Food for Thought with Suzanne Dunaway

Omelette à deux

The omelette is not mysterious and for me, the egg is queen of the kitchen.  Especially when one has been going bananas with various pasta sauces, curries, oddball thrown-together-leftover frittatas and strange new hearty soup, etc.  A perfectly poached egg can transform my day, enhanced by a dab of butter, a little salt and pepper and life is good!

A friend who was a chef of a lovely little restaurant in Salt Spring Island, the Currant Café, alas, no longer there, taught me how to make the perfect poached egg by simply boiling water, turning off the heat, breaking an egg or eggs into the hot water, and covering for 4 minutes. There will be a small bit of residue white but you can strain that out and put it with your perfectly poached egg.

But I digress.  An omelette holds the same cherished place in my egg-loving soul, incredibly good when having a late light supper, which sometimes contributes, too, to a restful sleep.

All you need is a good, non-stick pan, about 35-40 cm across and a quick, deft hand.  The omelette will take only about 3 minutes to complete, so do make it at the last minute before serving.


Serves 2


  • 5 fresh eggs
  • A piece of cold butter, about 5cm by 5cm cut into small dice
  • A light brush of olive oil on the pan
  • 2 tablespoons soft butter
  • Salt and pepper



In a bowl, whisk the eggs with salt and pepper and stir in the little pieces of cold butter.

Heat the omelette pan over medium high heat and brush with the olive oil and add the other butter.  When the butter is bubbling, pour in the egg mixture and tip the pan gently to cover the surface with more egg.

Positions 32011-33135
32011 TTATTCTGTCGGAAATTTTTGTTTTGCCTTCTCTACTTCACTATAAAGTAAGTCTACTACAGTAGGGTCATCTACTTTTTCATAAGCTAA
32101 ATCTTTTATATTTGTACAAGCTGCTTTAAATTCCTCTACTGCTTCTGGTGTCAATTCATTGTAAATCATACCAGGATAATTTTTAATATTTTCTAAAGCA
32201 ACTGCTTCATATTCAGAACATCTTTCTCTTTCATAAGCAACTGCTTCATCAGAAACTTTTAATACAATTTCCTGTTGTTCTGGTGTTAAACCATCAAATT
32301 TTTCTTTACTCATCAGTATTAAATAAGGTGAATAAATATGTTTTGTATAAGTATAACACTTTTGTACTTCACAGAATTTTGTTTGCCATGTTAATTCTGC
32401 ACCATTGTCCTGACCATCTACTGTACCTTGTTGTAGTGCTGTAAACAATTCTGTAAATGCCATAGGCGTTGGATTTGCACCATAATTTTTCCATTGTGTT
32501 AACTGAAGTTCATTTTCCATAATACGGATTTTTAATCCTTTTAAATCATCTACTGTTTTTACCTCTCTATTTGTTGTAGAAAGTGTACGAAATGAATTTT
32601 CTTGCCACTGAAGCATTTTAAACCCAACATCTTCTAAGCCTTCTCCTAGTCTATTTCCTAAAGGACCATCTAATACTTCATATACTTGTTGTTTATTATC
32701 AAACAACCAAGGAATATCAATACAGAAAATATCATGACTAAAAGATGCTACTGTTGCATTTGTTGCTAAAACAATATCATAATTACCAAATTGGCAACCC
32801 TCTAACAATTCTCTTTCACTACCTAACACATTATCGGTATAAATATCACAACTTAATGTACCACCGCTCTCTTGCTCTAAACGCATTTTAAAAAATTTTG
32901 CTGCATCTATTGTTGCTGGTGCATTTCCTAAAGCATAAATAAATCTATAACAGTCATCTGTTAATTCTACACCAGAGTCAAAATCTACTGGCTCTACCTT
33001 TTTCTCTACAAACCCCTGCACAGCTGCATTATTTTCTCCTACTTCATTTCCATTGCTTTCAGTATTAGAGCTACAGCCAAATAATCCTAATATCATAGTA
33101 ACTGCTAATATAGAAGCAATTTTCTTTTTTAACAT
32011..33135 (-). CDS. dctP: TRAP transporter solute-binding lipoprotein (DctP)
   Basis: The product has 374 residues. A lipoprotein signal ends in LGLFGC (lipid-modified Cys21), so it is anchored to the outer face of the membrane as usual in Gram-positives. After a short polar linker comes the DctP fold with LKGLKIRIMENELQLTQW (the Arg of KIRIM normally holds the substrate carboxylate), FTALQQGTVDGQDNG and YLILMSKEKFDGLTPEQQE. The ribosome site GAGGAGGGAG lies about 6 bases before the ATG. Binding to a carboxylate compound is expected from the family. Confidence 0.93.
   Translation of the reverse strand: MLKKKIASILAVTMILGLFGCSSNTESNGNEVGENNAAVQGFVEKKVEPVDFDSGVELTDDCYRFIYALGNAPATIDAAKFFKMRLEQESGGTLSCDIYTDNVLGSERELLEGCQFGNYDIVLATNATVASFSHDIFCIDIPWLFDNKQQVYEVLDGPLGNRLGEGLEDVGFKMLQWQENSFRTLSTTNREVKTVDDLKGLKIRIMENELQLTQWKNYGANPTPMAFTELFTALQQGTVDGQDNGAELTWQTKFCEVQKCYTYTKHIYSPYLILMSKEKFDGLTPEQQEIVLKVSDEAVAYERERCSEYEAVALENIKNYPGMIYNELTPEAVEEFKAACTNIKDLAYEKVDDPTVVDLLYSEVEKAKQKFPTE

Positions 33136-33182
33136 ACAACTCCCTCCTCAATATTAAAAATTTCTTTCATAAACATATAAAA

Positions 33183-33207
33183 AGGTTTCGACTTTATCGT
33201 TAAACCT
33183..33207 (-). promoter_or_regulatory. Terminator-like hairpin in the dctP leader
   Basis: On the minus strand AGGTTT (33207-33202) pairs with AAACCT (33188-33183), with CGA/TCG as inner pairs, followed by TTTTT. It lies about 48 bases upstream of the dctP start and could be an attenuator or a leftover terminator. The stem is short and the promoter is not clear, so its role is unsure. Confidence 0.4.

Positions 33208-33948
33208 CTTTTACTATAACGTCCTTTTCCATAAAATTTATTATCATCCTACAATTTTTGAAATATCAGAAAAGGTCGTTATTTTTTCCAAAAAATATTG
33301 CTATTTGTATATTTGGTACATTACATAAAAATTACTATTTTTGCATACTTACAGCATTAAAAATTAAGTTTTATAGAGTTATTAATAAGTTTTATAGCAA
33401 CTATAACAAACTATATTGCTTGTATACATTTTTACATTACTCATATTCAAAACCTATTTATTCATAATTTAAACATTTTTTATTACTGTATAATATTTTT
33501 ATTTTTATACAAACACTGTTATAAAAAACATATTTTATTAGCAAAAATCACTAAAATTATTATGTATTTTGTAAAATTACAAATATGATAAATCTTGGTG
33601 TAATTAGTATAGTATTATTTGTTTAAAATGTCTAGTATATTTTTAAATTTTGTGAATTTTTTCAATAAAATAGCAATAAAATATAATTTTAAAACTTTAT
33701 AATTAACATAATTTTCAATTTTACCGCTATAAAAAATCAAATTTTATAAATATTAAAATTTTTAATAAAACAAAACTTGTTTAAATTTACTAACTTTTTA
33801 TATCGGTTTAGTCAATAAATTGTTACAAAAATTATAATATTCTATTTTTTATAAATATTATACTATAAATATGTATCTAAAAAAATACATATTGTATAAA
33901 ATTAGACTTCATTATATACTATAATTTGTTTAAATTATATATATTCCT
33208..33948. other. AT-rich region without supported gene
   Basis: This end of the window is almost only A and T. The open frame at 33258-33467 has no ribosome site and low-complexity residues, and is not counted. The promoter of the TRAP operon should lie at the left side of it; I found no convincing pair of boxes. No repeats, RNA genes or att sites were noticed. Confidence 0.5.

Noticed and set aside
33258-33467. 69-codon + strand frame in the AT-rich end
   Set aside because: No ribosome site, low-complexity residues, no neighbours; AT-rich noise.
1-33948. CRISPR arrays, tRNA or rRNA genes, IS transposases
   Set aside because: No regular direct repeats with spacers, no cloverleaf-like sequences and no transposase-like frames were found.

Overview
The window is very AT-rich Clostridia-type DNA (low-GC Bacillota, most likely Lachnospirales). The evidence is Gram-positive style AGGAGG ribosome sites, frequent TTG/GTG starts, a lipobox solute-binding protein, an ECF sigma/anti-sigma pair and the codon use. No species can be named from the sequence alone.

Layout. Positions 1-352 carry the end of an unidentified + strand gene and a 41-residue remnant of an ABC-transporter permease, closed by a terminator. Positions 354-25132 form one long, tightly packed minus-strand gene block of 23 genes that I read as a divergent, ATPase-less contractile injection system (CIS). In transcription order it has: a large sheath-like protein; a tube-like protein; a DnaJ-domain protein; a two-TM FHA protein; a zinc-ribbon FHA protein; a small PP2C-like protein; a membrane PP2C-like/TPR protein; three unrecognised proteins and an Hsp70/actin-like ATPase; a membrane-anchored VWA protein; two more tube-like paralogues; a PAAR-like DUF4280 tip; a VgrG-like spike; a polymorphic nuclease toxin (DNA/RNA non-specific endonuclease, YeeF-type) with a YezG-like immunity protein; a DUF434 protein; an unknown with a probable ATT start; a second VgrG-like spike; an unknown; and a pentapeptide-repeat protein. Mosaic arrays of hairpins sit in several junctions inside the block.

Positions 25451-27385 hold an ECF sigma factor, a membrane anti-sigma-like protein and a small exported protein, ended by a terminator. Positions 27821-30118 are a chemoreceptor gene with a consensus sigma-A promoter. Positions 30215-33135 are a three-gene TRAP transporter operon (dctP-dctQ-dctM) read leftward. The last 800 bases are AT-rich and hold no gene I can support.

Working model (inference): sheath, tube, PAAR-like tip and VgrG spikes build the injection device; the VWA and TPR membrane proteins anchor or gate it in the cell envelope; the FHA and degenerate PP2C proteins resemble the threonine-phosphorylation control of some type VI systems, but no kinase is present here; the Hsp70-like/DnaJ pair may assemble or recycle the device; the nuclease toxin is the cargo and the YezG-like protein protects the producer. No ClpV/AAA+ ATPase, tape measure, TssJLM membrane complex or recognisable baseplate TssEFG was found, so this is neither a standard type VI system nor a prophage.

With a rubber spatula, pull the egg mixture toward you and tip the pan to cover the now-vacant space with more egg. Do this until all of the liquid egg is at one end of the pan toward you, firm on the edges but still a bit runny in the middle.

Quickly slide the spatula under the eggs and flip them over once onto themselves and flip one more time to “package” the omelette.


Cut in half (if you can stand to share it) and serve immediately with soldier toast.

I love plain omelettes, but of course you may add tomatoes cooked to a savory pulp with garlic or onions, or sautéed mushrooms, or grated cheese.  But, for me, a simple, no-frills omelette is a work of art to be savored all by its lovely lonesome!


Tomates farcies

These are a summer staple in Italy but every country seems to have a stuffed tomato recipe for its tomato season.  In Europe and the USA, there are now the wonderful tomatoes anciennes, the old strains of yellow and red tomatoes, and recently the lovely bright green ones grown to eat as picked, not unripe tomatoes as in “fried green tomatoes” (although those are delicious, too, tossed in corn meal, salt and pepper and sautéed in olive oil).

I select tomatoes of an individual serving size, pretty on the plate and a nice size for a lunch entrée for guests.  You must be liberal with the salt and olive oil, and I have used various cheeses apart from mozzarella such as tomme Catalan or Gouda, cheddar or even a chunk of Brie or Camembert.  Whatever fairly firm cheese you like, try it out.